CANBERRA, Australia — The government’s online safety laws are in place to stamp out behavior similar to embattled Australian Liberal Party backbencher Andrew Laming‘s online actions, Labor has confirmed.
The Morrison government’s online safety plan has passed the first hurdle of parliament and is being considered by the Senate.
The bill includes a scheme to prevent adult cyber abuse by providing a complaints process, which could result in the eSafety Commissioner requesting offending material be taken offline.
Labor’s Nita Green has used a Senate estimates hearing to see if the scheme would apply to Bowman’s Member of Parliament Laming.
He has harassed two prominent women from his federal electorate over several years. The 54-year-old is back in parliament after having a month of paid medical leave to seek counseling and empathy training.
“Is this menacing, harassing online behavior… the type of material that Andrew Laming posted. Is that the sort of thing that the adult cyber abuse scheme is designed to stamp out,” Senator Green asked communications department officials on May 26.
Nita Louise Green is an Australian politician who was elected as a Senator for Queensland at the 2019 federal election. She is a member of the Australian Labor Party.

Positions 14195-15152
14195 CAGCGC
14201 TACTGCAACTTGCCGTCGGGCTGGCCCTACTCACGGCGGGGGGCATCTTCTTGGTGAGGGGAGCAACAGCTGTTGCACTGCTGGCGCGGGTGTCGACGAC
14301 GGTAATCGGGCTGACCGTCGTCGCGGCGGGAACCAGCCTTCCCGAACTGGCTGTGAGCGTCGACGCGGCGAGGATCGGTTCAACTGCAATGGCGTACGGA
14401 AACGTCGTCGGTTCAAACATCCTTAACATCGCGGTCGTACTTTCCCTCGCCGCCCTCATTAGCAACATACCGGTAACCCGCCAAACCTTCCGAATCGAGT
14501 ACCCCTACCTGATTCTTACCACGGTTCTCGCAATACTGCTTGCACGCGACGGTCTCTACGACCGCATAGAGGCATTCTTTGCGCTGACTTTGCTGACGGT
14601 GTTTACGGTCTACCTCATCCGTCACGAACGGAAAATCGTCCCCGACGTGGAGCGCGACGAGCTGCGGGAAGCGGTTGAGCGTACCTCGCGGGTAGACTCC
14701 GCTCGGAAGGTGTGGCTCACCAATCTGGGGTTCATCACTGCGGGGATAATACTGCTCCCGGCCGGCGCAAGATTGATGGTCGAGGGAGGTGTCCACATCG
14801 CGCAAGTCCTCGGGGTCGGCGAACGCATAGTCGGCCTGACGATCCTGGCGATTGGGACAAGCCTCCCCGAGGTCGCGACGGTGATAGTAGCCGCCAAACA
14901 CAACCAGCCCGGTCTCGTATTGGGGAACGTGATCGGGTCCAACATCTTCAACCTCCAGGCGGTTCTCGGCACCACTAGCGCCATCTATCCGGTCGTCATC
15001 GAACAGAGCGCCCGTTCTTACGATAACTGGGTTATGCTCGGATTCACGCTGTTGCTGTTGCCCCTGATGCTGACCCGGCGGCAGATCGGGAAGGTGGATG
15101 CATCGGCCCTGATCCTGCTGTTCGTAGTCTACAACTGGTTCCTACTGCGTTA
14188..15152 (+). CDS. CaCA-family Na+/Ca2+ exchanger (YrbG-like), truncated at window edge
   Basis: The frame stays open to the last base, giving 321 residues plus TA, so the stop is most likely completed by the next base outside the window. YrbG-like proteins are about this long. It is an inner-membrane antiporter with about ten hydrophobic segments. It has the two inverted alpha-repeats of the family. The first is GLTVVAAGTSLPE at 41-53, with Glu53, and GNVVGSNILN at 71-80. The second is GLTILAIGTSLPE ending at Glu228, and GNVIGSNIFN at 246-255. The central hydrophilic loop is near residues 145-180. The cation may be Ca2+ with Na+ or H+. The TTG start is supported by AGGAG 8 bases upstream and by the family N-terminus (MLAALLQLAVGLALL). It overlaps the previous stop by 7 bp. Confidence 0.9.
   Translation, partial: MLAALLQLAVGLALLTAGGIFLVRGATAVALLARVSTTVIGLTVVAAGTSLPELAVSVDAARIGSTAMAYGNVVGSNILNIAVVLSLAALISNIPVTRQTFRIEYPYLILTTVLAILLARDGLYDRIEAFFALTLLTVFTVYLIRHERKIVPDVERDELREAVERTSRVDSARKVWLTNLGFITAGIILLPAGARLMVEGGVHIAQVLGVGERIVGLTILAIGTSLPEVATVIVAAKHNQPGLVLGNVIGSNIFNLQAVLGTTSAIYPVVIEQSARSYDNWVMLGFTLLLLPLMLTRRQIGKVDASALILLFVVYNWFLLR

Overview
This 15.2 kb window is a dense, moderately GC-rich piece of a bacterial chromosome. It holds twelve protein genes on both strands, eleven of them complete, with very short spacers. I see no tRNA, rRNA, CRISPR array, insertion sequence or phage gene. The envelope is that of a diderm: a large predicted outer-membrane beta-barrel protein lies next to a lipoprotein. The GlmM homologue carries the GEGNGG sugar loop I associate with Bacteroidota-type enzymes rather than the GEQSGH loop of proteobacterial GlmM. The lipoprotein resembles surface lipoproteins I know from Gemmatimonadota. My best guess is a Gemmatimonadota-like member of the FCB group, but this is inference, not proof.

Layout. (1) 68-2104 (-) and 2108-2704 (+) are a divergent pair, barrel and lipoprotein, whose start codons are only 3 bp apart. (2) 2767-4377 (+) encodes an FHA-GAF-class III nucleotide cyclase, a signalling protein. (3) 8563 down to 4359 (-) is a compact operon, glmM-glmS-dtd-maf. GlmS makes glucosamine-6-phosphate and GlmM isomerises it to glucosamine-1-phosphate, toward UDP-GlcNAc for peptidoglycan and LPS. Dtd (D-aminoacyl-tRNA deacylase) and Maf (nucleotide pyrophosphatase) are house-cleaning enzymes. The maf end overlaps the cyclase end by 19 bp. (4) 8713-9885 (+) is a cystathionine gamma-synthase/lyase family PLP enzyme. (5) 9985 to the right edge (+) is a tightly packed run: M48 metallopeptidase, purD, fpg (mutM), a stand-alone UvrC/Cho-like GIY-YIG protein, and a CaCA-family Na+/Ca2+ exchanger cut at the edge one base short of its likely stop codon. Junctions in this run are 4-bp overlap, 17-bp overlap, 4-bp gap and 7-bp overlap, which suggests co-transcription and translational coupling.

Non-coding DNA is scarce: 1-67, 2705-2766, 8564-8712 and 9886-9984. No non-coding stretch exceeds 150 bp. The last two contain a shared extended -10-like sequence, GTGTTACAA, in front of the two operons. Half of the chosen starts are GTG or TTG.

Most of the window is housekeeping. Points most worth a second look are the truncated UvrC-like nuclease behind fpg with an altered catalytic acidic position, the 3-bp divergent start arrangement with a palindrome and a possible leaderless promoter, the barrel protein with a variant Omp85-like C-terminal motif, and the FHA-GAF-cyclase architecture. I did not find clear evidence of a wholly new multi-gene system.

Department deputy secretary Richard Windeyer said the scheme would provide a pathway for people to make complaints about online behavior.
“It’s very hard to make a comment definitively around an individual case without having access to all the facts and elements of it,” he said.
“It is fair to say that absolutely the intention behind this new bill when it’s passed is to provide an avenue for people experiencing that kind of activity to have a pathway to make complaints and have someone able to take some action.”
Senators were also told the majority of image-based abuse and cyberbullying complaints were made by women. Once the bill is passed, 20 investigators will be hired to look at reports of online abuse.
Labor has also used this week of parliament to try to condemn Laming for still being on a committee after flagging he would resign because of his behavior.
Being on the committee adds AU$23,000 ($17,895) to his annual salary. Laming has said he will not contest the next federal election.
Prime Minister Scott Morrison faces pressure to expel the backbencher from the coalition party room but has resisted because it would strip his government of its lower house majority.
Andrew Charles Laming is an Australian politician who is currently a member of the House of Representatives representing the Division of Bowman, Queensland, for the Liberal National Party of Queensland, having first won the seat at the 2004 federal election for the Liberal Party of Australia.
(Edited by Vaibhav Vishwanath Pawar and Ritaban Misra)
The post Laws Would Affect Australian Minister Laming-style Behavior appeared first on Zenger News.